A future U.S. Navy aircraft carrier will be named Doris Miller, the first African American sailor to receive the Navy Cross for heroism during the Dec. 7, 1941 attack on Pearl Harbor.

It’s not the first warship to honor the warrior cook. On June 30, 1973, the Knox-class destroyer escort Miller was commissioned.

Two years later, the warship was reclassified as a frigate and served through the Cold War, a constant reminder to the fleet of his heroism.

But the Martin Luther King Jr. Day announcement by Acting Navy Secretary Thomas Modly designating an aircraft carrier that will bear his name is truly unique.

Of the 23 men for whom carriers have been named, he’s the first to have served as an enlisted sailor, the first African American, the first to have received the Navy Cross, the first to earn a battleship heavyweight boxing title and the first to have been killed in action.

Most likely, he’s also the first African American to enter combat in World War II, when he manned a .50 caliber machine gun on board the battleship West Virginia to fire at attacking Japanese planes.

Extraordinary courage

During the sneak attack, he also carried the warship’s mortally wounded commanding officer, Capt. Mervyn Bennion, to an aid station, fought blazes that erupted on board the vessel, toted other sailors to safety and was one of the last three men to leave the West Virginia after the order was given to abandon ship.

Bennion was posthumously awarded the Medal of Honor. On May 27, 1942, Miller received his Navy Cross on board the aircraft carrier Enterprise from a fellow Texan, Adm. Chester W. Nimitz, the Commander in Chief of the U.S. Pacific Fleet.

Enterprise was briefly in Pearl Harbor after returning from the Doolittle Raid and before departing for the crucial Battle of Midway, which destroyed four Japanese carriers and changed the course of the war in the Pacific Ocean.

His Navy Cross citation reads:

For distinguished devotion to duty, extraordinary courage and disregard for his own personal safety during the attack on the Fleet in Pearl Harbor, Territory of Hawaii, by Japanese forces on December 7, 1941. While at the side of his Captain on the bridge, Miller, despite enemy strafing and bombing and in the face of a serious fire, assisted in moving his Captain, who had been mortally wounded, to a place of greater safety, and later manned and operated a machine gun directed at enemy Japanese attacking aircraft until ordered to leave the bridge.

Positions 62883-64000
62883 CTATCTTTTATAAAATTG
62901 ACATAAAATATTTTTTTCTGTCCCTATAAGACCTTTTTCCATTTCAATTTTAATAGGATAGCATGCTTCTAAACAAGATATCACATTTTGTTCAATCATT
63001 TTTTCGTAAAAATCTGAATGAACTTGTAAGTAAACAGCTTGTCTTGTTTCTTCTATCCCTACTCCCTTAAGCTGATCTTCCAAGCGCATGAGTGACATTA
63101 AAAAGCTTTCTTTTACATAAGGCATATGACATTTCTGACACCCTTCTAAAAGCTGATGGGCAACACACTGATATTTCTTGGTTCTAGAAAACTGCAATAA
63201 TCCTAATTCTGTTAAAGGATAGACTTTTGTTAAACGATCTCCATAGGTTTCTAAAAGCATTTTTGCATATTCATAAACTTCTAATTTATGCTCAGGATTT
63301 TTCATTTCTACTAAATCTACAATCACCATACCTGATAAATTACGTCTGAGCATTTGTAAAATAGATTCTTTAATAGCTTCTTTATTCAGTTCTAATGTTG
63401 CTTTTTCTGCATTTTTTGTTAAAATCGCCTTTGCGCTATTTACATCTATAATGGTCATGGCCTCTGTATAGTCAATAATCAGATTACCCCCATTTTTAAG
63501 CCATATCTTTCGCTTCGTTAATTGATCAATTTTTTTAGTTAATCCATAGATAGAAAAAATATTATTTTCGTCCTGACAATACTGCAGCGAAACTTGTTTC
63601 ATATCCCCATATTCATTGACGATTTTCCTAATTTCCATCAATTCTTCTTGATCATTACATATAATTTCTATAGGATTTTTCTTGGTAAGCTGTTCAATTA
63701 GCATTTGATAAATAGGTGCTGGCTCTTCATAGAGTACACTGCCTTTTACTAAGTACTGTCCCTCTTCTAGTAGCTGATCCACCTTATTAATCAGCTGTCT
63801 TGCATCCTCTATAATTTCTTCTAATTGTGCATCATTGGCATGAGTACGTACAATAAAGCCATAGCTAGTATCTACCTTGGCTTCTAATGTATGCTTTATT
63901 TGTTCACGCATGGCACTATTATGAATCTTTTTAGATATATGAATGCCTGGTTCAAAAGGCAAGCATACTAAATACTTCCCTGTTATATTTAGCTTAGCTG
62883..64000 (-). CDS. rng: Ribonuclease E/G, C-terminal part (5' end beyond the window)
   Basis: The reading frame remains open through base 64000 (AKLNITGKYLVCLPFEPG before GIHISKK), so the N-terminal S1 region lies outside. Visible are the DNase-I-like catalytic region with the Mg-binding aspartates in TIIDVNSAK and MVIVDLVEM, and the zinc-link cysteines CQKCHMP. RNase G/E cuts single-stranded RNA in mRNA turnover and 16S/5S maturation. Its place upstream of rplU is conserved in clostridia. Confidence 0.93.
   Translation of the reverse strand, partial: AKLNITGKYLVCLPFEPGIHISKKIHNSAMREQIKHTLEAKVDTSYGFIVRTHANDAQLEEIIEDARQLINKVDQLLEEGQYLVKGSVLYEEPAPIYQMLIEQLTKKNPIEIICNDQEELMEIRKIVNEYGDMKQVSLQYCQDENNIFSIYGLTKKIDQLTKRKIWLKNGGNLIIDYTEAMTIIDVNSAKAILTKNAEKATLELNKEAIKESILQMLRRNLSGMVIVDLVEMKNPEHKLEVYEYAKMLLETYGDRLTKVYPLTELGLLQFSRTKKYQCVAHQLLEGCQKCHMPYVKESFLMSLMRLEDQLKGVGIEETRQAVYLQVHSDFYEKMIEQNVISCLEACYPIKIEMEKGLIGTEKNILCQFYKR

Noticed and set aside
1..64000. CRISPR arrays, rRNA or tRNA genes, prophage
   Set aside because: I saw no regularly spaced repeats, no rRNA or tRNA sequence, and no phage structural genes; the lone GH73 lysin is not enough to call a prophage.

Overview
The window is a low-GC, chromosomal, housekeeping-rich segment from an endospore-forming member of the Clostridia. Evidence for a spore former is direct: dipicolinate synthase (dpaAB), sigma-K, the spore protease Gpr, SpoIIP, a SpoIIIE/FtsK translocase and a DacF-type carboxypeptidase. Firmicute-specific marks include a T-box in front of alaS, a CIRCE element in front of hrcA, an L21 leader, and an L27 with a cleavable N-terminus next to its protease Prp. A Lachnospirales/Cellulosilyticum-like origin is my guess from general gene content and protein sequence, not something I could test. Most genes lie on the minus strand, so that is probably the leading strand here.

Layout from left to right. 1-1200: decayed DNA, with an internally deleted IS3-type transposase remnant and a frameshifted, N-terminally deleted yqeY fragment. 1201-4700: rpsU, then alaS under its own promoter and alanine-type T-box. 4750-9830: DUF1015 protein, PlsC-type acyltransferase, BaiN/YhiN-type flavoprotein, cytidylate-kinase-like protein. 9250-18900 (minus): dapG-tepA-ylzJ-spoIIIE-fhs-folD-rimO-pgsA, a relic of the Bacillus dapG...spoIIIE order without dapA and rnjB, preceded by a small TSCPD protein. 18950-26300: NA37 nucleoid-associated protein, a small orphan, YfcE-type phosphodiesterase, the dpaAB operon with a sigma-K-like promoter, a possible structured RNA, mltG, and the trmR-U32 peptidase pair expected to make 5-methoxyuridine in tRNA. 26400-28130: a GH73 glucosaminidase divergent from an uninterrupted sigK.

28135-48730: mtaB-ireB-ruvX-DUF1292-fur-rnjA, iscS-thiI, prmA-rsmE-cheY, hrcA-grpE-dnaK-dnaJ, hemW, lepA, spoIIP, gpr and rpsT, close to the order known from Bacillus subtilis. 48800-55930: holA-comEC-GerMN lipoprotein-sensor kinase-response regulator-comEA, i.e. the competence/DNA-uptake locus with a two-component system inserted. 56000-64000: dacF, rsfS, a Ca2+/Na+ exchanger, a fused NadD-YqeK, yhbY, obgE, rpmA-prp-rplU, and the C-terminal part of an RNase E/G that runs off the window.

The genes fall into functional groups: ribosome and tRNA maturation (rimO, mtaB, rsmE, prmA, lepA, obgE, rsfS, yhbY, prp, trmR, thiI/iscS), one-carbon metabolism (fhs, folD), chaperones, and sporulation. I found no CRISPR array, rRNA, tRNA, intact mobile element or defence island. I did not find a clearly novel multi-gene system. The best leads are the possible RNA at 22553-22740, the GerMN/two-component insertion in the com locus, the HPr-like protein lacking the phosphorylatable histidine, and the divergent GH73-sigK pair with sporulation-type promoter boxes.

Miller used more direct language to describe that terrible day.

“It wasn’t hard,” he said. “I just pulled the trigger and she worked fine. I had watched the others with these guns. I guess I fired her for about fifteen minutes. I think I got one of those…planes. They were diving pretty close to us.”

As for Adm. Nimitz, a carrier that was first in its class also bears his name.

Humble origins

Doris “Dorie” Miller was born in Waco on Oct. 12, 1919.

As a child, he worked on his father’s farm. A gifted athlete who dreamed of finishing high school, his family’s poverty forced him to drop out of classes and seek employment in town.

"We were a little hungry in those days,” his mother later explained.

He struggled to find work in segregated Waco and in 1939 the 19-year-old enlisted in the Navy as a mess attendant third class, the only rating open to African American recruits.

After graduating Naval Training Station Norfolk, he was briefly assigned to the ammunition ship Pyro. On Jan. 2, 1940, he was transferred to the battleship West Virginia, where he bludgeoned his way to the vessel’s heavyweight boxing title.

That July, he reported temporarily to the battleship Nevada for Secondary Battery Gunnery School and then returned to West Virginia.

It was moored on battleship row when the surprise attack by Japanese aircraft began. They lanced the battleship’s port side with seven torpedoes and smacked the vessel with two armor-piercing bombs, one of which detonated.

Fuel oil flowing from the nearby burning battleship Arizona snaked around West Virginia and fed fires on board the warship that burned through the night.

Two hard luck warships

Refloated after the disaster, crews extensively rebuilt the entire vessel so that West Virginia could return to the war in 1944.

Within a week of the Japanese raid, however, Miller was reassigned to the ill-fated Portland-class heavy cruiser Indianapolis.

In 1945 it would become the last major American warship lost in combat.